69% of Iranians Prefer German Cars
Economy, Auto

69% of Iranians Prefer German Cars

Findings of a new public opinion survey conducted on Monday showed that a majority of Iranians prefer German cars, if the country's automakers were to start joint ventures with foreign car-manufacturing companies.
A poll of 71,384 Iranian voters was conducted by a nationwide television program named Payesh on Monday on Iranians' first priority in cooperation between domestic automakers and foreign car factories, according to Fars News Agency.
The participants were asked to vote on their favorite foreign automaker from Germany, China, Japan, South Korea and France, and offer their choice of a future auto-manufacturing partner.
Results revealed that 64% of Iranians are fans of German cars, while 16.85% prefer Japanese cars, 7.14% like South Korean cars and 6.31% welcome French cars. Chinese cars, with 5.69%, ranked last.
After reaching the interim agreement with P5+1 (the US, Russia, China, France and Britain plus Germany) in Geneva, Switzerland, on November 23, 2013, large delegations from across the world came to Tehran to win a share of the country's emerging lucrative market.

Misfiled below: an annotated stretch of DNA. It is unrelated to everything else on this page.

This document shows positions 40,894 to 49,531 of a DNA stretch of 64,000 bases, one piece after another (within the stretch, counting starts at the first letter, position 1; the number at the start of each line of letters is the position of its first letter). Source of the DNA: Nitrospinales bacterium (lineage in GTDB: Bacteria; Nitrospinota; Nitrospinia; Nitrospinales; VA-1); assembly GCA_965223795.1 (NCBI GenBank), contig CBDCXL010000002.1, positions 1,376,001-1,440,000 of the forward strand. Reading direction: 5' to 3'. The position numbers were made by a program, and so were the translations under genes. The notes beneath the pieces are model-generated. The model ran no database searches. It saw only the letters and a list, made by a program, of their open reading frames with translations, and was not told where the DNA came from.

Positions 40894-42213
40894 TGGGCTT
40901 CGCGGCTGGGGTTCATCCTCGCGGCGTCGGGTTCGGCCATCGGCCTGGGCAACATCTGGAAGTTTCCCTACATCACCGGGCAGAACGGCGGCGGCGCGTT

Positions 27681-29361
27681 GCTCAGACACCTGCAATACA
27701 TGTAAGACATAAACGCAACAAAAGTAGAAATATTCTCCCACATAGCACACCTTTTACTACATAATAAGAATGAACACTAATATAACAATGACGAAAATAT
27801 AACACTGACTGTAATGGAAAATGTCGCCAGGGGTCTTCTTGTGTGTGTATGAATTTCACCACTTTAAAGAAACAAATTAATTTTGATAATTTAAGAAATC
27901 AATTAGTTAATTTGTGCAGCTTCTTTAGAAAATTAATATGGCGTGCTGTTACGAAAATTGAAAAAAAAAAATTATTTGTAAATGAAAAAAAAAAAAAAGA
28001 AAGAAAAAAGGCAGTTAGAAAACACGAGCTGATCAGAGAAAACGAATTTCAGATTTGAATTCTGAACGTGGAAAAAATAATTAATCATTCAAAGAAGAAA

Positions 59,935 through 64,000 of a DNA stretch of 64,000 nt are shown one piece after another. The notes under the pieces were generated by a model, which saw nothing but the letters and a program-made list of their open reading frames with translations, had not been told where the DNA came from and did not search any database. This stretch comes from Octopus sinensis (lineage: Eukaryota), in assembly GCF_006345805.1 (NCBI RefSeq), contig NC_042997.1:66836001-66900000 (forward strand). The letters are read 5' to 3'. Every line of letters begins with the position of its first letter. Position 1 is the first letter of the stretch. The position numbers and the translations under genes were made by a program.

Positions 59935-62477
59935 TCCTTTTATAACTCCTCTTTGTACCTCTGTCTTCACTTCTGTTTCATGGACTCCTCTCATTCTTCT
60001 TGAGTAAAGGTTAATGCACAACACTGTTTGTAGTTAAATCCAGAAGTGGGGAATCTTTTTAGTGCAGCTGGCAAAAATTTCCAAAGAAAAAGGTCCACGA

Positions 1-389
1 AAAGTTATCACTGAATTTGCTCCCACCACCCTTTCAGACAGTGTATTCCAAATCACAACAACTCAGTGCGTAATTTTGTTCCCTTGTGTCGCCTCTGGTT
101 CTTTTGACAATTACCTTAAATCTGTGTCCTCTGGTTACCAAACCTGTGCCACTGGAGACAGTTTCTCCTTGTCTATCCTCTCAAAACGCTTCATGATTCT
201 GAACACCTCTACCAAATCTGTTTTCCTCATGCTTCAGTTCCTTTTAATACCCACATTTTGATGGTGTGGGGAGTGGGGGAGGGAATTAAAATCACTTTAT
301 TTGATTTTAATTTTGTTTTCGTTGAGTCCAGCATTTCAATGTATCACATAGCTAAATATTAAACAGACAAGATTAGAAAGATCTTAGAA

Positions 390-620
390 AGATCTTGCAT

And following the final agreement hammered out between Iran and the sextet in the Austrian capital, Vienna, on June 14, Iran has received offers from several European companies to enter the country's markets.
Offers have been presented not only as written proposals, but also through emails and even phone calls.
Iran Khodro Company, the head of Middle East's largest car manufacturer, announced last week that his company and German automaker Mercedes-Benz will sign a deal soon to manufacture cars and commercial vehicles.
Hashem Yekezare, the IKCO chief, stated that a 10-year deal will be signed for production of commercial vehicles.
"Mercedes-Benz has announced its readiness to buy 30% of shares in Iranian Heavy Diesel Engine Manufacturing Company,” he said.
A high-ranking business and industrial delegation from Germany visited Iran recently to discuss ties with Iranian officials.
Following the Germans, PSA Peugeot Citroen sent two delegations to IKCO, to negotiate resuming its operations. The overture, which gave rise to a chorus of disapproval among the Iranian people and analysts, who claim financial compensation of 32 trillion rials (nearly $1 billion) from Peugeot due to the losses it inflicted by unilaterally dropping its contract with Iran's auto sector in February 2012 under the pretext of sanctions.
"Iran is scrutinizing offers by foreign trade firms and states to select the best economic partners from among a pool of proposals," Iranian Government Spokesman Mohammad Baqer Nobakht said, stressing that Tehran does not want to expand ties based on imports alone.


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